I would like to comment about this point, “parents play the blame game”. When I need to e-mail or call parents I attempt to do the talking first to “set the stage”. I always start with something positive about their child. Next I always say, “I feel that it is time for the students to stand on their own two feet, we need to prepare them for the future. If I accept (whatever the issue is) I am not preparing your child for their future”. The last thing I do is ask the parent for some help and mention how I am also a parent, that I have been in their shoes, and this is normal for this to happen at this age. This works 99% of the time.


  2. I have a similar situation with my fourth graders and their multiplication facts. We have been practicing taking timed tests each day. If my kids pass the test, they get a piece of bubble gum. The child who passes all the tests first wins a gum ball machine filled with gum. It allows the kids to get competitive and get a simple reward when they are finished.

  3. I agree with what you said about positive working better than negative. I am a huge advocate of behaviorism. I'm just not exactly sure how a classroom would function without it. I'm waiting for someone to challenge me and tell me how to run a classroom (successfully) without behaviorism. With that said, nothing works 100 percent of the time when you're dealing with kids. My teenagers were told the very first time they worked in pairs this year that if I didn't get all assignments turned in, they would work alone the rest of the semester (I'm not a huge fan of group work, but they love it--I thought surely this would work). Little did I know I'd still be giving individual assignments in March. Unfortunately I'm punishing the whole class, many of whom could benefit from group work. Punishment just doesn't always work with everyone. As teachers, we have to learn from our mistakes. I am a firm believer in punishment, however. I've said this before-If I speed, I'm getting a ticket. Now some people keep on speeding over and over again. But the majority of people try to avoid punishment. Using punishment works in many cases I think. And it definitely prepares our students for the real world.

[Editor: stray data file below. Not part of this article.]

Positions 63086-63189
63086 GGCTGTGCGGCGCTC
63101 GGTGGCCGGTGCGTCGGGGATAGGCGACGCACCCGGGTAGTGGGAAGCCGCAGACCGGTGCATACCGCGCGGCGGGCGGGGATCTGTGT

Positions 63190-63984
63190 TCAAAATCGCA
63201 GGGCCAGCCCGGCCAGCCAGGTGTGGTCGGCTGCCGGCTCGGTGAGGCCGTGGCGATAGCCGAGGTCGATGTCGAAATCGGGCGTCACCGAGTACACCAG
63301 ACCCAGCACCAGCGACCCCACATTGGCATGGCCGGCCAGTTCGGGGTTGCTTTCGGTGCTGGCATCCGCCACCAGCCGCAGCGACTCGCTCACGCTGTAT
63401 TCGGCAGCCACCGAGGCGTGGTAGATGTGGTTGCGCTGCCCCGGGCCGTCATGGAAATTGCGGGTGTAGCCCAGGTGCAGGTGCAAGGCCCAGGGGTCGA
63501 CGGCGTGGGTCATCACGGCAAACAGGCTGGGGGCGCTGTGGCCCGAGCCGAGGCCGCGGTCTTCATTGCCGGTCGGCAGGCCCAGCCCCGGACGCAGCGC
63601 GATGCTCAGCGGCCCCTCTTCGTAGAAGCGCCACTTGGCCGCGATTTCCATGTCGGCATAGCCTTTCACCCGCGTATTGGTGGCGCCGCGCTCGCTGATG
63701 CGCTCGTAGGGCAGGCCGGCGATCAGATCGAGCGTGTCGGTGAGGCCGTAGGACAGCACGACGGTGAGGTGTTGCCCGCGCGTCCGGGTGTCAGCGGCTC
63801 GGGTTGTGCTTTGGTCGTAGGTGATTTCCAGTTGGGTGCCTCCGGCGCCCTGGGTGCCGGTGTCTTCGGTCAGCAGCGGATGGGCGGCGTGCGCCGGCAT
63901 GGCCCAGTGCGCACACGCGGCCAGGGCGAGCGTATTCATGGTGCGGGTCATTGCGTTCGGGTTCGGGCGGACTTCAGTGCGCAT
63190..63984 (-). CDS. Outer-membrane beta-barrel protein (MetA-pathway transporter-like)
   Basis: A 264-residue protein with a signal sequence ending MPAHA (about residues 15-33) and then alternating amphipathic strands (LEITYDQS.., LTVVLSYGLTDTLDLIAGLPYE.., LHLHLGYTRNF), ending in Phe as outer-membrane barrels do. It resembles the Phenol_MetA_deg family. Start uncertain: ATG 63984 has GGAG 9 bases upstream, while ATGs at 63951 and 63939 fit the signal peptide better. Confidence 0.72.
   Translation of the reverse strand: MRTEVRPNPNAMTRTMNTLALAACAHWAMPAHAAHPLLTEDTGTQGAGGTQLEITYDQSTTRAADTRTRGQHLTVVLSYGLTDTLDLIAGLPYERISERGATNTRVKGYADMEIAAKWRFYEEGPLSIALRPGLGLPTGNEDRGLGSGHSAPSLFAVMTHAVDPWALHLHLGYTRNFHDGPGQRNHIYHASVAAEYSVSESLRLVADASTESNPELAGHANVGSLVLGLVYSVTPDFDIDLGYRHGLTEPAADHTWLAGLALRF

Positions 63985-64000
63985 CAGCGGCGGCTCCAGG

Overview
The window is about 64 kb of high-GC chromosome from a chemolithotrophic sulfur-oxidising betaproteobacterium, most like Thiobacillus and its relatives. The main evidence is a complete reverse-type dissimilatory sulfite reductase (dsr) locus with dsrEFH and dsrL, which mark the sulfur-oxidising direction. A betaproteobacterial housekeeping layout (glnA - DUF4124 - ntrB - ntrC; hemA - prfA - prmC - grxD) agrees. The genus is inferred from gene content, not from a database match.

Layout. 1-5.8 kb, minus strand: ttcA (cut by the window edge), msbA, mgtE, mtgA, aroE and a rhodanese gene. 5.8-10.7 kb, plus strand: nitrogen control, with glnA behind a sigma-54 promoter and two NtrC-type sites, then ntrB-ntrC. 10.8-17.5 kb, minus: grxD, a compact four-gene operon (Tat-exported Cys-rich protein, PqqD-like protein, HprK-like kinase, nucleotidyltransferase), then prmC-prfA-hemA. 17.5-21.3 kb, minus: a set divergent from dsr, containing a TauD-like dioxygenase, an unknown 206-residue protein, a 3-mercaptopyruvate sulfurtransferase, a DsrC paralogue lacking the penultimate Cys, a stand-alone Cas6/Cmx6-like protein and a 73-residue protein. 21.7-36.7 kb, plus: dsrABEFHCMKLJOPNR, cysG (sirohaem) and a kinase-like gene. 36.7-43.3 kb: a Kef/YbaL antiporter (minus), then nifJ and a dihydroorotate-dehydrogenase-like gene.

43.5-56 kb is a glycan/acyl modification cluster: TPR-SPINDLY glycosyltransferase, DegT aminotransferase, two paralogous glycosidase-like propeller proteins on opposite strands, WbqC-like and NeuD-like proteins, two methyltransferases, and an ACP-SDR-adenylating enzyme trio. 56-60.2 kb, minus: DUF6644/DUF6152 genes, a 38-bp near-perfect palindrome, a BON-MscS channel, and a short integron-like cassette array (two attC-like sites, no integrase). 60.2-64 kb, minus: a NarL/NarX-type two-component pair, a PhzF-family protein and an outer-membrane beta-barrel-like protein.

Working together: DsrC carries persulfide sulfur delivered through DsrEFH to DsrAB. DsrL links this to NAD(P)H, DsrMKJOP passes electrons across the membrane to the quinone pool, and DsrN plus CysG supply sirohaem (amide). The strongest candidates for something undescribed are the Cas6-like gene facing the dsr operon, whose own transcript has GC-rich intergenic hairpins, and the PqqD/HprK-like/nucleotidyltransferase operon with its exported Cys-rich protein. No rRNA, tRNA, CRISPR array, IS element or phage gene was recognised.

4. Positive anything goes a lot further then negative anything, what a great statement. As educators we know that we are the front lines for structuring the future and fight many daily battles. I agree that if we can communicate in a positive nature students are more apt to listening and making a change. When dealing with punishment I alway take the sandwich shop approach of: a slice of positive, a layer of punishment, followed up by the layer positive expectation. On the contrary I also believe that we cannot sugar coat everything. Sometimes students need to be minded that their actions were uncalled for and that as their are negative consequences for their behavior. When dealing with a poor effort I make sure to chose my words carefully. Words that carry meaning, for instance disappointed and ashamed. As you mentioned everyone likes positive anything and nobody likes negative anything. I have found that when using these words they hold more meaning in communicating my expectations.